A couple of weeks ago in the gym locker room I averted my eyes as a young woman aided her grandmother, a stroke victim. She removed the older woman’s clothes and underwear, and helped her put on a swimsuit. The grandmother could not speak; her face remained still. She had to be lifted, naked, from a wheelchair, to a chair, and then back during the entire change of clothes. After settling the elderly woman, the granddaughter disappeared momentarily, and I dared to look at the grandmother’s frozen face.
For a moment I imagined myself sitting in that chair, in that locker room, naked and unable to hide. I shuddered and hurried to change out of my own suit and leave.
Growing up an uncoordinated asthmatic, I was self-conscious about my body. I feared looking foolish in front of my peers, so I avoided trying new activities and instead, mastered the things I was already good at rather than risk exposing my weakness.
I’d shrug my shoulders if I received a compliment. “It’s just easy for me,” I’d say.
Which was true, I only attempted goals that I knew I could accomplish. I steered carefully around activities I didn’t know how to do. Playing exclusively to my strengths meant I received praise.
It also meant I didn’t really know how to swim. I grew up dog paddling and hanging out near the sides of pools on floats or treading water—but hiding this particular inability was stressful.
So when I discovered that my university offered Beginning Swimming 2, Introduction to Deep Water, I signed up for the class.
I didn’t need to tell any one it was for beginners.
Pale, with my thick locks pulled into a failing ponytail, and wearing my towel like a bathrobe, I waited on gym bleachers with twenty other students.
When the professor walked in—tan and muscular, with curly brown hair, shirtless, and wearing board shorts that drooped to Abercrombie and Fitch standards, I almost walked out. But I had sat on the far end of the bleachers—I couldn’t get to the door without further exposure.
Our half-naked professor made us swim one pool length, twenty-five meters, and told us we could get to the other side in whatever fashion we chose. One of my classmates, a Ph.D. student fifteen years my senior, with short red hair, tattoos up and down her arms, and a vocabulary straight off a fishing boat dog paddled down the lane, cursing the entire time.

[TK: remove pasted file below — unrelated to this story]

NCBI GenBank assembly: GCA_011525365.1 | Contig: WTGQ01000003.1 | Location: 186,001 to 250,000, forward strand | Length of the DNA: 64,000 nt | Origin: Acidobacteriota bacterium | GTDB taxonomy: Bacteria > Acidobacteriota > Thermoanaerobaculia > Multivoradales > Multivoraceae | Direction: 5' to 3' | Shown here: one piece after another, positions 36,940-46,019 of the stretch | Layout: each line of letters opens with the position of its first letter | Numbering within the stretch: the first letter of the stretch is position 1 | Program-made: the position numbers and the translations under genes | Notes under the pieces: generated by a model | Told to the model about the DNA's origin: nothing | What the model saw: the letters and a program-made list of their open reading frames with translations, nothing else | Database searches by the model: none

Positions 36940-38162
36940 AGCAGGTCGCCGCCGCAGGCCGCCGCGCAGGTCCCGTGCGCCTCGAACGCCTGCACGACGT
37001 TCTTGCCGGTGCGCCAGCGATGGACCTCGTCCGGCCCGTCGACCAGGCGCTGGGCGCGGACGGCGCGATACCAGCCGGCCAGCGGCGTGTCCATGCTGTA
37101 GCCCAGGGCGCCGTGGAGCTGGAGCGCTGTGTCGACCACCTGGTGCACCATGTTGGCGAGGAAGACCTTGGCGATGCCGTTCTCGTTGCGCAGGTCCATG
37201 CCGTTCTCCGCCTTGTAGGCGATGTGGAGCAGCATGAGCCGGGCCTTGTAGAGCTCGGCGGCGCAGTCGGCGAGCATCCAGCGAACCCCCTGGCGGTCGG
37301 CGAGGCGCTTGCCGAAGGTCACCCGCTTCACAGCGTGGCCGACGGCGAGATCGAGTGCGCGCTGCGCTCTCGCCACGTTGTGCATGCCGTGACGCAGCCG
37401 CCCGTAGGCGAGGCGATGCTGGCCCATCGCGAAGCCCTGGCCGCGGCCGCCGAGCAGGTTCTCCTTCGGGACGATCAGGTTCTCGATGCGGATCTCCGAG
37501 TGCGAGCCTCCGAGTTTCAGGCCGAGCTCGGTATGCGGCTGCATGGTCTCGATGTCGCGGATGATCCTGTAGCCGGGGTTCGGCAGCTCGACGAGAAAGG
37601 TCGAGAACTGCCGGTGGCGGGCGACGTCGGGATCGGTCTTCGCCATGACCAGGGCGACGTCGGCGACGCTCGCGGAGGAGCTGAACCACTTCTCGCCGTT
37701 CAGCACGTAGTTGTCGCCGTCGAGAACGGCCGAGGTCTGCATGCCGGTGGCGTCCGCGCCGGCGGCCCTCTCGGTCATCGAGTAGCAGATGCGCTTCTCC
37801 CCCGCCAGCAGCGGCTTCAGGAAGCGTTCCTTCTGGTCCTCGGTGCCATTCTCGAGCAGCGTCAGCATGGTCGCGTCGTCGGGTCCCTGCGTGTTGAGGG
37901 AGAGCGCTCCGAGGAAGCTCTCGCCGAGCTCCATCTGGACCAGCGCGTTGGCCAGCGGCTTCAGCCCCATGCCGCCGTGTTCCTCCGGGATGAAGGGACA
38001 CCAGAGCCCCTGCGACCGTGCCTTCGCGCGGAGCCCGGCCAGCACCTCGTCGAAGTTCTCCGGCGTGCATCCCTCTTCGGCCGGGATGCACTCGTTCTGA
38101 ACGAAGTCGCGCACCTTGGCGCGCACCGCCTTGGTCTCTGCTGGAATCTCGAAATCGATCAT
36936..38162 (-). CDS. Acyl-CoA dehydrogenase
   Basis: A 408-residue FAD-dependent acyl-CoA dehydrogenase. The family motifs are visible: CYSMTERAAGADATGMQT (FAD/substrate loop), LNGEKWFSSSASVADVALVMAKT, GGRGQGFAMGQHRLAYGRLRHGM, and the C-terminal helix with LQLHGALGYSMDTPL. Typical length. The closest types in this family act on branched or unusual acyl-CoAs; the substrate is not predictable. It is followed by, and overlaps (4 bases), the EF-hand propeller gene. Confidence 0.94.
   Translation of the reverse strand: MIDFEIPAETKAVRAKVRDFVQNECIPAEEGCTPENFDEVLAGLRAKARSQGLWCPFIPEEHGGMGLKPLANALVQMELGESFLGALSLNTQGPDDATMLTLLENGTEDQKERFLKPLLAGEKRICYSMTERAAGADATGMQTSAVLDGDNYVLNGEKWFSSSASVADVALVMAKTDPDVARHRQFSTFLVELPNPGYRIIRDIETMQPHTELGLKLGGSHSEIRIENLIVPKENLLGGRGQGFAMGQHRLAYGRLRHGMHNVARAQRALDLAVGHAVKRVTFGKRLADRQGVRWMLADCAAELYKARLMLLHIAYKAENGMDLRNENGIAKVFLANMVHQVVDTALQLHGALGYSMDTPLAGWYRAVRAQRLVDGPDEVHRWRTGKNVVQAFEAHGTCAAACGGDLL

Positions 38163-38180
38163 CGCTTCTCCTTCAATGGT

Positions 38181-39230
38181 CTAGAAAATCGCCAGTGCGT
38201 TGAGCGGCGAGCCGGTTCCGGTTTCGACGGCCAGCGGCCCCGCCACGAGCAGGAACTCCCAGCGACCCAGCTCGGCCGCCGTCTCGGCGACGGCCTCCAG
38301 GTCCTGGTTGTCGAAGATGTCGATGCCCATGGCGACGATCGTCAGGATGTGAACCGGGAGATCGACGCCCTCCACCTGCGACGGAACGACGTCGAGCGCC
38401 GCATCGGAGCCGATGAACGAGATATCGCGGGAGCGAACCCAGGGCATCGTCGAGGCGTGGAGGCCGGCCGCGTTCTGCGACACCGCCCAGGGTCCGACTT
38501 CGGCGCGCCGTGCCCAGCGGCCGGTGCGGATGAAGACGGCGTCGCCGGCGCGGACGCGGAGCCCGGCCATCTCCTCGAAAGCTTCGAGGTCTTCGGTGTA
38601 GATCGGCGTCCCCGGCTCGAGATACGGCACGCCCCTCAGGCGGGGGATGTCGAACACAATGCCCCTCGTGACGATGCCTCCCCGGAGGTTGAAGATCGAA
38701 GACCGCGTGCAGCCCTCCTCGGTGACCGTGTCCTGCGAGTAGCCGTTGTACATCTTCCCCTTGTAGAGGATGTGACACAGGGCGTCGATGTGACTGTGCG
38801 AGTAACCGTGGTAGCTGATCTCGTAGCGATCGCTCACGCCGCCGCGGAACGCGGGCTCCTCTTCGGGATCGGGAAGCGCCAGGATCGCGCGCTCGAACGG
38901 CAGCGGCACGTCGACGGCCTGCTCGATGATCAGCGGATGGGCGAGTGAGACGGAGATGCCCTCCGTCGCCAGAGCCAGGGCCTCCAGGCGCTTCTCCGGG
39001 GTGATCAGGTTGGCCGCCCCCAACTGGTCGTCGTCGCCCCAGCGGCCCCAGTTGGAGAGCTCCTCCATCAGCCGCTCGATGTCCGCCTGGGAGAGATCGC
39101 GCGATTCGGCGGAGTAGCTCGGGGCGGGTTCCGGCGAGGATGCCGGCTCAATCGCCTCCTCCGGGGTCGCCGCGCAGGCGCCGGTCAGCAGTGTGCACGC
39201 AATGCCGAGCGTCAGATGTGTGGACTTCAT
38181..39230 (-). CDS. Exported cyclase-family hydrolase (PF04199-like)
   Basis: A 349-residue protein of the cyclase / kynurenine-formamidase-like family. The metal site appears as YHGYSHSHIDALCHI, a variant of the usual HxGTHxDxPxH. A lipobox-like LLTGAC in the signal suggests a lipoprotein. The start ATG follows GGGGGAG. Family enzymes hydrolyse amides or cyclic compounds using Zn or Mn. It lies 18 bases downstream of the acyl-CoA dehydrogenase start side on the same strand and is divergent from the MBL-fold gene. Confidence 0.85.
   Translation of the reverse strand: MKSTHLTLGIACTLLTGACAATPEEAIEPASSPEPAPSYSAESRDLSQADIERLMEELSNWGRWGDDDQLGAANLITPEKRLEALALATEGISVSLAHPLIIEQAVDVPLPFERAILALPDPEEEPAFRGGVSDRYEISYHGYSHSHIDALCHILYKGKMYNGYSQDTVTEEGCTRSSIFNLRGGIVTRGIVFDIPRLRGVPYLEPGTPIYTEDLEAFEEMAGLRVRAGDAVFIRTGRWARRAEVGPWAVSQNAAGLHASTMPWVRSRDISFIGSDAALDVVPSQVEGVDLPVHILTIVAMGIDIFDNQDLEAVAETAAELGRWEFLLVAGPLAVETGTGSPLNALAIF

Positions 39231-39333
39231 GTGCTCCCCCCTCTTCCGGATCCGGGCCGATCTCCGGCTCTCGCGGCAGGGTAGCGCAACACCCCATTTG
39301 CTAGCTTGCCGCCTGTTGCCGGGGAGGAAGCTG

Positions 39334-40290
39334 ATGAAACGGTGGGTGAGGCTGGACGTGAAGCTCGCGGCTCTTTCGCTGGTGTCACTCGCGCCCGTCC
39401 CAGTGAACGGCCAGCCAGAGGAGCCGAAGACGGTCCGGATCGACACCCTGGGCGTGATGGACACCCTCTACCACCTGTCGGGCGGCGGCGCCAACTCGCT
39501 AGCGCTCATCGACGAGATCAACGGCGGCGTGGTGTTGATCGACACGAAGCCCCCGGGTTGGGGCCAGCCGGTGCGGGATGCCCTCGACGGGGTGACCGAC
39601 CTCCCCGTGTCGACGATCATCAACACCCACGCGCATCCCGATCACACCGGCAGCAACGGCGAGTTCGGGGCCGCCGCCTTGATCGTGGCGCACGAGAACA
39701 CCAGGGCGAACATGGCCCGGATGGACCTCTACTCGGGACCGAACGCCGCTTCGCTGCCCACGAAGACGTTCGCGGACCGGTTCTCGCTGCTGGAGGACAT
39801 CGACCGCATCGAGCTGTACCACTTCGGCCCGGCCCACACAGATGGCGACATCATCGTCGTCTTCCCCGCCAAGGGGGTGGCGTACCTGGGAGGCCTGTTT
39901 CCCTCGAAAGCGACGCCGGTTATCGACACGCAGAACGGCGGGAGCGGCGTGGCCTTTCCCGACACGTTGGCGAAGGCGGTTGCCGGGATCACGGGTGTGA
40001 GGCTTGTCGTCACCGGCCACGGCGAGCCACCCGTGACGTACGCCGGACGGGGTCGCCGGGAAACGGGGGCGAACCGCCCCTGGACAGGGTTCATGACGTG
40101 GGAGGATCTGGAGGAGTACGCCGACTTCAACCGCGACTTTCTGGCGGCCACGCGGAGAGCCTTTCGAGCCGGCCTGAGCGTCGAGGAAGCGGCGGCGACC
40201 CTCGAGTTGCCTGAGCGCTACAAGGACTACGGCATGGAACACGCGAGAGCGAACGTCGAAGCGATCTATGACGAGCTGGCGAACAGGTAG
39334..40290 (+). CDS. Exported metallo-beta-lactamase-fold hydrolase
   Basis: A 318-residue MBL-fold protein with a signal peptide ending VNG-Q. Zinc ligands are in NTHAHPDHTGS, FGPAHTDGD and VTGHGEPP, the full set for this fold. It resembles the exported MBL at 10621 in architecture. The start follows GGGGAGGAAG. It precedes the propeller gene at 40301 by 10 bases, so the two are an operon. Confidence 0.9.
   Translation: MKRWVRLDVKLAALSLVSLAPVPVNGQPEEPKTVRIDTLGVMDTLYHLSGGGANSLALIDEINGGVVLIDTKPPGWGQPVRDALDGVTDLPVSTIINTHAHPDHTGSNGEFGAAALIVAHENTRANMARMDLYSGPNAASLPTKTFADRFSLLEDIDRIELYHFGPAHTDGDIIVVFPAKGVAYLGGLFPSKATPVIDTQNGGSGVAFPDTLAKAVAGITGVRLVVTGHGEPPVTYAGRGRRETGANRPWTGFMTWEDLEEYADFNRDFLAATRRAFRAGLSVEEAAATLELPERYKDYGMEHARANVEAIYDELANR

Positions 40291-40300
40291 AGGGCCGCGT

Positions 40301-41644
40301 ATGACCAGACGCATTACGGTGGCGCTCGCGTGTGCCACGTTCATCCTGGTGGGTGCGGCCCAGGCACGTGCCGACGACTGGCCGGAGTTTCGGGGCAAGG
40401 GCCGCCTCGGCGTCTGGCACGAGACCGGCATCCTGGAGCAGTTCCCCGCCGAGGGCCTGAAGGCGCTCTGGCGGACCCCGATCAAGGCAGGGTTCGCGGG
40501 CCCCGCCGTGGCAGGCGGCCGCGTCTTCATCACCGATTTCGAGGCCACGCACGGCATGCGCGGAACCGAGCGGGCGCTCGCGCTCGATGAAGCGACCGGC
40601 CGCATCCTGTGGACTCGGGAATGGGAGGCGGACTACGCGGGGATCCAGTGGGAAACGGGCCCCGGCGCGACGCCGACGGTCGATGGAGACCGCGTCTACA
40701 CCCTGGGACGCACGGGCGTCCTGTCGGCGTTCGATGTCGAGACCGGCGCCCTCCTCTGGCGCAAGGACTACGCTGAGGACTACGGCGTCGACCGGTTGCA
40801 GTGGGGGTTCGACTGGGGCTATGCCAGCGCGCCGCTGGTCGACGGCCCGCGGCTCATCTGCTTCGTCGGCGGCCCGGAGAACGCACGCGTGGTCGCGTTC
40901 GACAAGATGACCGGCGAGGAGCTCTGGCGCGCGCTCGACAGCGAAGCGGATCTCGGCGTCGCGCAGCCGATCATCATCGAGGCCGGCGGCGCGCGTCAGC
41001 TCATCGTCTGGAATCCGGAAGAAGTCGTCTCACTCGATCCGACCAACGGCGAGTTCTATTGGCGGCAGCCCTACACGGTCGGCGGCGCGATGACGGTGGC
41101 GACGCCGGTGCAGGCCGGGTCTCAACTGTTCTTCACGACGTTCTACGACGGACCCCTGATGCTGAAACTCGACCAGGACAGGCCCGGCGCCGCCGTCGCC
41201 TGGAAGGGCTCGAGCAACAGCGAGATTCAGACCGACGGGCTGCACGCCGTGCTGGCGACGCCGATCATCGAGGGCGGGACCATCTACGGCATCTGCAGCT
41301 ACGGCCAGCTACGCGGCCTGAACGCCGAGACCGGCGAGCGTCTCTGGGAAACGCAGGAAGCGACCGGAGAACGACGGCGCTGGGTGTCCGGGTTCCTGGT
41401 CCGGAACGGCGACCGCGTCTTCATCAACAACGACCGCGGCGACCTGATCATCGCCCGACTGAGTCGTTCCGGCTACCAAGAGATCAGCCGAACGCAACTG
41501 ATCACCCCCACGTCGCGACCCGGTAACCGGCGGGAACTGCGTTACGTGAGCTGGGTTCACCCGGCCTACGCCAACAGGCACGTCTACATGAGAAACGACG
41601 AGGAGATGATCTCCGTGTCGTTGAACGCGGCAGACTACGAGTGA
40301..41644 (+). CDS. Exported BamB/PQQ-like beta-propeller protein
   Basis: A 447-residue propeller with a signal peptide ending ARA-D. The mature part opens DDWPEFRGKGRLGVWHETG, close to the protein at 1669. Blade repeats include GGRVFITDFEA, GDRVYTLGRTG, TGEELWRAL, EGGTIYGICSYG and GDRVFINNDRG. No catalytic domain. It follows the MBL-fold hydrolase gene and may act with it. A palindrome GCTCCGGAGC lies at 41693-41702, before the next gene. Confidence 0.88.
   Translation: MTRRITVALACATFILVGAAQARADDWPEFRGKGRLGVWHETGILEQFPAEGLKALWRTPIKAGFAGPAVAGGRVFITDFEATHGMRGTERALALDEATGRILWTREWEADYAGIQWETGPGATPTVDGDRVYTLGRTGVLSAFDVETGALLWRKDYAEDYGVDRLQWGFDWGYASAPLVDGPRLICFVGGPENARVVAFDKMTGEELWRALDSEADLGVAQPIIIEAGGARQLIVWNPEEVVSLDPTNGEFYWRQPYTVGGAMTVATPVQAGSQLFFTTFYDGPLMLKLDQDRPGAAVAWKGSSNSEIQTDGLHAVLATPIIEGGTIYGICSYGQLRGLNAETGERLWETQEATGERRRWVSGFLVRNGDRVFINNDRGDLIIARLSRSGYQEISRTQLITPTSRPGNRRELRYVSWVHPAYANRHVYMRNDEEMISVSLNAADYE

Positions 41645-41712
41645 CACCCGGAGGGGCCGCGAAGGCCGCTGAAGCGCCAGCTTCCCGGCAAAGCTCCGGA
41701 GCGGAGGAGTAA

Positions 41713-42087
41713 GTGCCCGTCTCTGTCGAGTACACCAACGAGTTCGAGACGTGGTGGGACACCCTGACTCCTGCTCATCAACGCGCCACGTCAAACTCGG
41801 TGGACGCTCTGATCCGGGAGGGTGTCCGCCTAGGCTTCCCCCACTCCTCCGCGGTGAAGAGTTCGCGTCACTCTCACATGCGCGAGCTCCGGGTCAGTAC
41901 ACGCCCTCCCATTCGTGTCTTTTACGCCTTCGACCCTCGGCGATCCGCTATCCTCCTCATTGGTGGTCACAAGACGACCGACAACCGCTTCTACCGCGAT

“I’m going scuba diving in the Caribbean when I finally finish my goddamned dissertation,” she yelled above her own splashes.
I nodded and made the decision to try—even though I might fail. And while our professor rarely wore a shirt all semester, we each passed our final exam and swam a mile.
Since then I have been swimming laps. I swam before my wedding to make sure I could fit into my dress. I swam during my pregnancy to combat gestational diabetes. I swim now when I’m stressed, when things aren’t going well with my family, when I need to clear my head.
When I put my face in the water I don’t feel like I have to be good at anything. Despite the lessons learned in the pool, swimming is the only activity that I do voluntarily, knowing that I do it poorly. I have eliminated every other thing—every other possibility—so that I can put a face in front of the world that looks controlled.
My release is to put that same face in the water.
It’s when I come up for air, however, that I see those around me.
An elderly woman in the next lane attempts to breaststroke without putting her head under—her pale powdered makeup remaining completely intact, saving her hairdo until her next trip to the beauty shop.
A paraplegic man with legs amputated just above the knee lowers himself from his wheelchair using his arms, muscular and hairy, then speeds past me despite his inability to kick.
A middle-aged woman with facial scarring waves cheerily and then lies on her back, floats, and twirls her forearms at the elbows like miniature propellers.
All of us are in the pool together. And despite our practice in the water, we’re foreign. We don’t have gills or fins. We are neither broad-shouldered nor powerful. Totally and utterly ill-fit for the environment, we swim anyway.
And I think if you asked the Ph.D. student, the paraplegic, the trauma survivor, the stroke victim, even my shirtless, abdominal-muscled, swimming professor, we would acknowledge that this watery world is not where we are supposed to be.
But it is where we are.
Someday, my granddaughter may have to help me to put on my underwear in a crowded room. I may need to greet others cheerfully after a trauma. I may lose something that can’t be replaced.
Hiding my vulnerabilities is risky, pretending I don’t have them is a lie. More importantly, veiling my weakness does not extend grace to others.
This year I pray that I may love graciously in spite of weakness—to live the truth, and not just tell it.
Jesus loves me, this I know.
For the Bible tells me so.
Little ones to him belong.
I am weak, but he is strong.